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Celebrate 150 Years of Taps

The Life of Giovanni Martino (John Martin): Custer’s Bugler

Going West

Between late 1874 and early 1875, a geological study – led by renowned Indian fighter and Civil War hero, Lt. Col. George A. Custer – discovered gold in the Black Hills, then considered part of the Department of Missouri.  News of the find leaked out and hundreds of prospectors rushed to the area.  The Black Hills, however, were considered sacred by the American Indians and existing treaties with the U.S. government forbade any settlement there.  Offers to purchase the Black Hills were rejected and the U.S. Secretary of War issued an ultimatum declaring that all Indians would have to move to designated reservations within two months.  While most of the Plains Indians resigned themselves to life on the government Reservations, others – outraged by the incursion and encouraged by holy man and spiritual leader, Sitting Bull – banded together, determined that war was their only recourse.  In response, Sitting Bull’s Lakota and Cheyenne warriors initiated hostilities against the interlopers, hoping to drive off the increasing number of white prospectors and speculators.

Determining that military intervention was required, troops were assembled to resolve the issue under the leadership of Brigadier General Alfred A. Terry.  By the spring of 1876, an intricate three-pronged campaign was mobilized for the Little Big Horn vicinity in an effort to force the “hostiles” onto the reservations.  On May 17, Custer and his Seventh Cavalry Regiment left Fort Abraham Lincoln (located near present-day Bismarck, North Dakota), riding out in columns of four.  Accompanying Custer and his cavalrymen was the Regimental Band, as well as assorted Arikara and Crow Indian scouts.  Some tribes like the Arikara and Crow decided that allaying themselves with the Army would provide better opportunities in reclaiming land taken by the aggressive Lakota.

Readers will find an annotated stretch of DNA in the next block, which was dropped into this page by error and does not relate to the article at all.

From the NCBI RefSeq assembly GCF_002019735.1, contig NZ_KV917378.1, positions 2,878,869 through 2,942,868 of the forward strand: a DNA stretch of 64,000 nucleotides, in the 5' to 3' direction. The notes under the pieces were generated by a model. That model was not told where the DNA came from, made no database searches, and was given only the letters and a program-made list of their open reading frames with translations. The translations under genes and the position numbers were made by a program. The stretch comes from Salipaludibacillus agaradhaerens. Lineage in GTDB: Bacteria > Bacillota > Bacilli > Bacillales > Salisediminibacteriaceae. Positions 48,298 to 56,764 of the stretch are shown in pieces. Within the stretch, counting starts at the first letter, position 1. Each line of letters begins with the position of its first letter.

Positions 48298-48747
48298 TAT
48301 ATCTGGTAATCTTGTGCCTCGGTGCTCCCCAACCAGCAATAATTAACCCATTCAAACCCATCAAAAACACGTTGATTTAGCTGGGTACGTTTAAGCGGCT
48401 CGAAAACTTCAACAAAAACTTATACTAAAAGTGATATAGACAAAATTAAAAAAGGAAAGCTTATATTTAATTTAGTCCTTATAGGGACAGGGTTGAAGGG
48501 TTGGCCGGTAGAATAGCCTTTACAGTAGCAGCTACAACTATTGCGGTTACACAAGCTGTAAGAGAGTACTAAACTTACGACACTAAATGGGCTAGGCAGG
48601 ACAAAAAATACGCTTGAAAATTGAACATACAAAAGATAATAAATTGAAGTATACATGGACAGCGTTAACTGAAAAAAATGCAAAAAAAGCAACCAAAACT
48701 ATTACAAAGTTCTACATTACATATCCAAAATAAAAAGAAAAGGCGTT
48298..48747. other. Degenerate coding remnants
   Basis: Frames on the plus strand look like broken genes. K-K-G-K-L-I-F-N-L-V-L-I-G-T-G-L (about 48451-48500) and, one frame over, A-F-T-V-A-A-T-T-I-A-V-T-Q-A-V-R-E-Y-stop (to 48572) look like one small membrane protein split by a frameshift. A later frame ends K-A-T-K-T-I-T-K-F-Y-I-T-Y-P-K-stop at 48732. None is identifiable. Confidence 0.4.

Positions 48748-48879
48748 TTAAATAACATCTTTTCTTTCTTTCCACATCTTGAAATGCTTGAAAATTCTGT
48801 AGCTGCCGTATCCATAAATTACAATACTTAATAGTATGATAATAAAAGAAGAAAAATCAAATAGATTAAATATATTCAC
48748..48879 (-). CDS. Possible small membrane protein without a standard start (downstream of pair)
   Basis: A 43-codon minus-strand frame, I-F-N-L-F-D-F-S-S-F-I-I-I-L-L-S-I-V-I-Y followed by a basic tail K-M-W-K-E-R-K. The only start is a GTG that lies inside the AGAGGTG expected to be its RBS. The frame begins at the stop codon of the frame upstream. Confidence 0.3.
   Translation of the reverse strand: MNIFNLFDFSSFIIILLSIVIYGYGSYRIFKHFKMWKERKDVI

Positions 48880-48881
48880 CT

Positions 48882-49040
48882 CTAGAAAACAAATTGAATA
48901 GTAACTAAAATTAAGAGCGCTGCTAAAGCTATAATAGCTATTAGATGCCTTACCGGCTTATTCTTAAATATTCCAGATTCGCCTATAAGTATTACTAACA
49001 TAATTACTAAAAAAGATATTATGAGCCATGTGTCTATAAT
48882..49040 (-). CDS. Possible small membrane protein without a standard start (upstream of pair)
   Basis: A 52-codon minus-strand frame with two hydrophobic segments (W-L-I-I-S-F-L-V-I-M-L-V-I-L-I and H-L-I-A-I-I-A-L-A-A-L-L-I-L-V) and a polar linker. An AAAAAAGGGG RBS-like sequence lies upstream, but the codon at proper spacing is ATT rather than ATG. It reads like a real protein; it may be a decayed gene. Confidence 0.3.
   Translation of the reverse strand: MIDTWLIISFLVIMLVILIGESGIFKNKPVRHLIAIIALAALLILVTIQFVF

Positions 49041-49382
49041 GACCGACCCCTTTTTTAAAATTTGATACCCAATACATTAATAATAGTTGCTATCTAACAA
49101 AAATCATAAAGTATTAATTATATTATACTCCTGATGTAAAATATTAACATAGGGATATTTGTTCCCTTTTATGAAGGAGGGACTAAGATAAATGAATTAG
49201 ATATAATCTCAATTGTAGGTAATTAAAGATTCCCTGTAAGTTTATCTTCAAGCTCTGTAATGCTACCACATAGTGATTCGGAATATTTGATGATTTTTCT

Little thought was given to understanding the Plains Indians, which were composed primarily of Lakota (Sioux), Arapahos, and Cheyennes along with other contingents of Kiowas and Comanches.  For their common defense, the various bands began uniting into one immense camp, totaling perhaps 10,000 men, women and children by some estimates.  Subtracting non-combatants from this total still leaves approximately 5,000 warriors in the field.  While Terry accompanied one column himself, Colonel John Gibbon and General George Crook commanded the other two, with the primary goal of converging on the Indian village and blocking any route of escape.

Attached to Terry’s column was Lt. Colonel George A. Custer.  Impetuous, courageous and often reckless, Custer sought glory and a quick end to the Indian problem.  He had earned popular acclaim as a Civil War cavalry leader and spent a few years fighting various Indian tribes.  In a lengthy interview with the Washington Times (published November 4, 1906), Martin allowed the journalist to review his diary, which provides exceptional details of Custer and the troops in the period leading up to the battle.  In mid-1876, Martin writes, “We are at Fort Abraham Lincoln, Dakota Territory, and it was the first time in years that Seventh Cavalry had been united.  General Terry and staff arrived and the General took command about the 12th of May, 1876…General Custer came from Washington, but did not have much to say, for at that time, he was in trouble with General (then President) Grant.  But he had the spirit.”